Summary of Week 4 of Technology Evaluation for Global Development(edX – MITx)
CITE defines scalability as a firm’s capability to expand and meet customer demand, taking into account its supply chain configuration, costs, constraints, context and risks. Scalability is important because it creates a supply of goods, provides returns to investors, and grows the economy. Evaluation findings can provide insights into novel ideas for processes and business models.
The unit of analysis is the product distinguished by the brand and/or model, while the scalability unit of analysis are the processes which span all the parties involved in fulfilling a customer’s request (the supply chain). The supply chain can be characterised as follows:
- Parties: Supplies, manufacturers, distributors, retailers, and consumers. Brand owners are typically manufacturers, but can be retailers and sometimes distributors.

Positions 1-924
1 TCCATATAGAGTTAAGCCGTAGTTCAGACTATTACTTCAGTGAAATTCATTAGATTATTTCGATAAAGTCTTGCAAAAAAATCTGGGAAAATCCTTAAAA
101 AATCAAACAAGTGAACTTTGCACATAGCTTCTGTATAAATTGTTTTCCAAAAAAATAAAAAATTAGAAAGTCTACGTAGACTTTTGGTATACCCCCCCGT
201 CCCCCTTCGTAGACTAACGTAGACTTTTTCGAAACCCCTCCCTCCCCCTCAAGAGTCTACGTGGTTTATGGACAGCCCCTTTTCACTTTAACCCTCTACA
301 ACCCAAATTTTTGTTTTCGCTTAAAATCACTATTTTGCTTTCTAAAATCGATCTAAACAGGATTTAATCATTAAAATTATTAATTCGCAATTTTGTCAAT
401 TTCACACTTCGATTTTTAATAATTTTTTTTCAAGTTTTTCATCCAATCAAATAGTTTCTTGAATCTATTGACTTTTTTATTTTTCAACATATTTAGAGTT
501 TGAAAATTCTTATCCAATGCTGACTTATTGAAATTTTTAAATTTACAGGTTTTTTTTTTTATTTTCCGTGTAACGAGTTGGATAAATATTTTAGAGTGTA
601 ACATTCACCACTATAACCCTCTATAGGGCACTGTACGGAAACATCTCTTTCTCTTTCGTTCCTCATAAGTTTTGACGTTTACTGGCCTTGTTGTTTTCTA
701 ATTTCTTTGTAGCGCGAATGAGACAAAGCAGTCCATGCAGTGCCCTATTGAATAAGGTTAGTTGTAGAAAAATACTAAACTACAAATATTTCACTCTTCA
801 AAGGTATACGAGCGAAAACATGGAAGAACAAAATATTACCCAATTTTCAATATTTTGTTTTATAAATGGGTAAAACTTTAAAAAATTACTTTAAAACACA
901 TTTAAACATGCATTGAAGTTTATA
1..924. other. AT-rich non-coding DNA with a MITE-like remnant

- Stages: Procurement (e.g. sourcing, procurement management), production (facilities, production planning), distribution (e.g. inventory echelon, warehouse management, transportation management), sales (sales channels, manufacturer representative, commercial, mission, distributor, broker), and after sales (warranty duration and type)
- Flows: Material flow, financial flow and information flow
The scalability criteria for evaluating supply chains are:
- Affordability (including landed cost, retail price, total cost of ownership, financing)
- Accessibility (i.e. customer reach)
- Availability (i.e. throughput capacity and inventory)
- After sales service